Whenever she faced verbal abuse in streams she would try to take it positively by saying “maybe these people just needed to vent at someone or just had a bad day.” and she also said that “everyone has a right to their own opinion and perspective, I cannot control what people say or react towards me, but I can control my own actions. Be good to others and others will be good to you." She now hopes that people would think first before they type their minds out because people can be easily offended or hurt by one’s action.

The ChuChu Gang




ChuChu shared that she had few friends who helped her in her streaming career. “3 individuals helped me most in this process - they were there from the very beginning. The first 2 are Naqib and Rafi, both of them have been very supportive, motivating, and were always telling me to never give up in doing what I loved. Naqib especially has even supported me financially when I first started out. It was super hard to even have proper meals and good internet at first. Then there's Edwardo, who was the first person who pushed me and guided me most with regards to streaming, and he gave me a lot of opportunities to move forward.”

Not only that, she also mentioned she won’t forget all of those who knew her back in her Dota and Dota 2 days. Other notable people included the FD squad, Rafi, KecikImba, Syabad, Dex, Aiman, Faris, Imp, Arham, Shafiq, Dehe, Sede, Duaa,Bonen, Derq, her university friends, ChuChu's amazing viewers, and her moderators. "Almost everybody that I've met in my life have always supported me. I want to take this opportunity to thank each one of them because without them, I would not be where I am today."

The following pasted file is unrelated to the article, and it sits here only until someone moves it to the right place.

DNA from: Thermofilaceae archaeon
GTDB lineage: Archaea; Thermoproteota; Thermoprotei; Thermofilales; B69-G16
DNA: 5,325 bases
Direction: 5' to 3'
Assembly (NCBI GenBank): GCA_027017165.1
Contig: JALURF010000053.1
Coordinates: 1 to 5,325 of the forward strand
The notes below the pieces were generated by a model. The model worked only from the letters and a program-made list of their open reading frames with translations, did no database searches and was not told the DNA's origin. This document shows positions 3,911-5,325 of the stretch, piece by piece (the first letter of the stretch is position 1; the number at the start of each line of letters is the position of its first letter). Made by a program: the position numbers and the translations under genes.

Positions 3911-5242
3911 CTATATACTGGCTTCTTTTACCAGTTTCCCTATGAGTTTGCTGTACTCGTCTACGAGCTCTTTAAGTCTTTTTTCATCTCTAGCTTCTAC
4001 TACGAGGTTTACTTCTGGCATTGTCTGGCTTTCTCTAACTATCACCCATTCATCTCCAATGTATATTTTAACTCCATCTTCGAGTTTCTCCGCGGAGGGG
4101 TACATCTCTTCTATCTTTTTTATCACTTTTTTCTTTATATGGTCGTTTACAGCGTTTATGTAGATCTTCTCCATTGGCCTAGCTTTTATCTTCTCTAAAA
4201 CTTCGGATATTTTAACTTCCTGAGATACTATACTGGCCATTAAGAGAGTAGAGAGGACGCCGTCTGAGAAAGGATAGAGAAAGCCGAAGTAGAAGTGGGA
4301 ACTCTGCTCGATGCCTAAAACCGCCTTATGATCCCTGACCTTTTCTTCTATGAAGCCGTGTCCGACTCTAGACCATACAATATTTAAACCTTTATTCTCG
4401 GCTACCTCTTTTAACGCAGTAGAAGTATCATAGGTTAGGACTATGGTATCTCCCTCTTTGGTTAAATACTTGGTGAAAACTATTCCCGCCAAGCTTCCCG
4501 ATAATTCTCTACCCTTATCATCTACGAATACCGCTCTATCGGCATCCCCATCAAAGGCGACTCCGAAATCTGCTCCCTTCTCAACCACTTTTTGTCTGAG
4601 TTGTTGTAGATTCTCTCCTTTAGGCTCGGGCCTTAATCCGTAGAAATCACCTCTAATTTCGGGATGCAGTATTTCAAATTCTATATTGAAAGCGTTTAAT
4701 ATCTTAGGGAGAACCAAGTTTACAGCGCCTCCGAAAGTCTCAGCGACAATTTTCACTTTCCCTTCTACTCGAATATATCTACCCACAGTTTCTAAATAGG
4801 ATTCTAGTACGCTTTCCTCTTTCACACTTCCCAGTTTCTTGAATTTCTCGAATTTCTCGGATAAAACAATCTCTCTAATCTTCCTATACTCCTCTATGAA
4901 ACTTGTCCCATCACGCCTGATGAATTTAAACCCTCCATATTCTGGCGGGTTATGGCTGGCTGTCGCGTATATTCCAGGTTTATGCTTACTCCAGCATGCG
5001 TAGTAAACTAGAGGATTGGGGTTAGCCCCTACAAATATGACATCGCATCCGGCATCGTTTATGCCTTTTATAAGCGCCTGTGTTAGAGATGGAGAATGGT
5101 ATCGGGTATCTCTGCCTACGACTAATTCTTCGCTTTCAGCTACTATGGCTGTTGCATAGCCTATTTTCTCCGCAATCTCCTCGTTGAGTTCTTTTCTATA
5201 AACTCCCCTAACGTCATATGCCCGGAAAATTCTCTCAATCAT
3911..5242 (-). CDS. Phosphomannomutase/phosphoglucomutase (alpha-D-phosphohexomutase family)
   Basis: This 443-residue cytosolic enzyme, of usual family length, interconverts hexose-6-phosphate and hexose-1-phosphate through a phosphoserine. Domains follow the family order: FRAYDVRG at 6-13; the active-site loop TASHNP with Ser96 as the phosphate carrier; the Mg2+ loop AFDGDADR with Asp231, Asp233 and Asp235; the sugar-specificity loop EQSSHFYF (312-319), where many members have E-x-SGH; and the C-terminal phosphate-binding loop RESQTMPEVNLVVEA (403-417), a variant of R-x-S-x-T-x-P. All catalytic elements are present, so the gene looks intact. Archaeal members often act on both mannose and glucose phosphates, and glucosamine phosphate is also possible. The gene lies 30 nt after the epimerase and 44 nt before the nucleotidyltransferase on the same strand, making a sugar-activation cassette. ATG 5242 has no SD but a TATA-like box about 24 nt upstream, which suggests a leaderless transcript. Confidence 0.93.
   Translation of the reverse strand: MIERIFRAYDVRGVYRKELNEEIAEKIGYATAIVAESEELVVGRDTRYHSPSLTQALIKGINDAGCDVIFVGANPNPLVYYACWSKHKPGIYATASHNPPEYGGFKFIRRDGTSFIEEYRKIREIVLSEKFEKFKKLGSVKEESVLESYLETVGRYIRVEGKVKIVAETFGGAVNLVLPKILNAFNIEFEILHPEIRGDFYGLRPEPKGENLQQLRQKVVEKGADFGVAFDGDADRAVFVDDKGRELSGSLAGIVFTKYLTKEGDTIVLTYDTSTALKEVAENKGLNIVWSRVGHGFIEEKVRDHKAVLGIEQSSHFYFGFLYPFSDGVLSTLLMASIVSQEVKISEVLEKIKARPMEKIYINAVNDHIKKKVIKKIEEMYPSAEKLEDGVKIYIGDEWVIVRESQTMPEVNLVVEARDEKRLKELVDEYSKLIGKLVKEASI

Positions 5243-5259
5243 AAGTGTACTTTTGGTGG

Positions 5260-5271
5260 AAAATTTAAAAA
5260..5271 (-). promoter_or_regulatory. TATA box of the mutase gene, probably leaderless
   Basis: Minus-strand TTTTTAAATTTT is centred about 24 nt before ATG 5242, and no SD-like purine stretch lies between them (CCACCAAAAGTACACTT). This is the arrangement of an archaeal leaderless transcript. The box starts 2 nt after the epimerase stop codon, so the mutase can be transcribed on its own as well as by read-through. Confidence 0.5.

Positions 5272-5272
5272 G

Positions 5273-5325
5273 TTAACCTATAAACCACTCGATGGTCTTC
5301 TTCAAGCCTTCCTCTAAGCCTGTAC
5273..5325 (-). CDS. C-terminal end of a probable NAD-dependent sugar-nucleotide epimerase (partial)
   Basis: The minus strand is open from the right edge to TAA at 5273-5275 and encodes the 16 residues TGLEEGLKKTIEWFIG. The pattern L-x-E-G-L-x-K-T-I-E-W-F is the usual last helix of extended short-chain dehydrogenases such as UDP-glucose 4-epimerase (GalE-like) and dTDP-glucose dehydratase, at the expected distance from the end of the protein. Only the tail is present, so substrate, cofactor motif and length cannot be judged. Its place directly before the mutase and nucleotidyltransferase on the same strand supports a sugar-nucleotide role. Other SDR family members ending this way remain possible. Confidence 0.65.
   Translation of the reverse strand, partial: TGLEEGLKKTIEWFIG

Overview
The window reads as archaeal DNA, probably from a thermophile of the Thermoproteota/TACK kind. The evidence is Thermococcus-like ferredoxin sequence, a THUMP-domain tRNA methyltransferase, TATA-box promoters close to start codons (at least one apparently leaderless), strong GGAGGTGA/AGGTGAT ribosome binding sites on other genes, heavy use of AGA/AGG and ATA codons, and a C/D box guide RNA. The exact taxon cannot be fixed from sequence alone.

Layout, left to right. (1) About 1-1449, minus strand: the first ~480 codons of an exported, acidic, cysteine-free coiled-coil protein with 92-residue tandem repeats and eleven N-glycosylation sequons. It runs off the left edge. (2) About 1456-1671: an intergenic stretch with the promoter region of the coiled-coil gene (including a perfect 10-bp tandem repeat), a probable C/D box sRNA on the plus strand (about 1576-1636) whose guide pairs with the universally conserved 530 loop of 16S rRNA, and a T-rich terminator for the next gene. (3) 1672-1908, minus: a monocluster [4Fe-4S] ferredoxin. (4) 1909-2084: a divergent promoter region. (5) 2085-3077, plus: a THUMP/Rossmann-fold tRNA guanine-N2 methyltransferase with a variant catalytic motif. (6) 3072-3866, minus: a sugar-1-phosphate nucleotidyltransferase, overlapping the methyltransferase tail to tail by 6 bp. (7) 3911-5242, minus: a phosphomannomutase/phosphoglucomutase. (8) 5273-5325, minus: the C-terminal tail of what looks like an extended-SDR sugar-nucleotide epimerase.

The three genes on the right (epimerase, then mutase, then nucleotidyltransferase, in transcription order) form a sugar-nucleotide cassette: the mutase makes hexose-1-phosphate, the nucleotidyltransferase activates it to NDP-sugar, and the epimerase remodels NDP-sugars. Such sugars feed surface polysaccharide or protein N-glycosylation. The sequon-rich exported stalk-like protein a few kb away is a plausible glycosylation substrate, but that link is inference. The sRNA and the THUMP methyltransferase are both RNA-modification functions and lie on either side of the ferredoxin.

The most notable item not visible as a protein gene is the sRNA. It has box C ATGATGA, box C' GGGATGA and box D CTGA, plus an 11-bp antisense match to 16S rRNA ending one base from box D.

ChuChu: What's Behind the Name?

ChiChi is Goku's wife!

“The name ChuChu - I got it from my Dota 2 days. A friend of mine named himself ChiChi, a Dragon Ball character, so I just made fun of that name, calling myself ChuChu, and it just stuck.”

Next Steps.

“For now, I'm aiming to be among the best female representatives in the Malaysian esports scene. I want to help our Malaysian esports community to grow faster, stronger and better.”

If you want to know more about ChuChu you can head over to her Facebook page ChuChu Gaming.

The Story of the Father of Malaysian Esports

Hey there eGGlets we are starting a new weekly series of exclusive interviews where we speak to local and international esports personalities. Through these conversations, we want to hear and share their stories and experiences; taste their high points and low moments.

This week we spoke to Firdaus Hashim a.k.a MasterRamen - the so-called Father of Malaysian Esports. Wanna know why? Well, let’s check it out.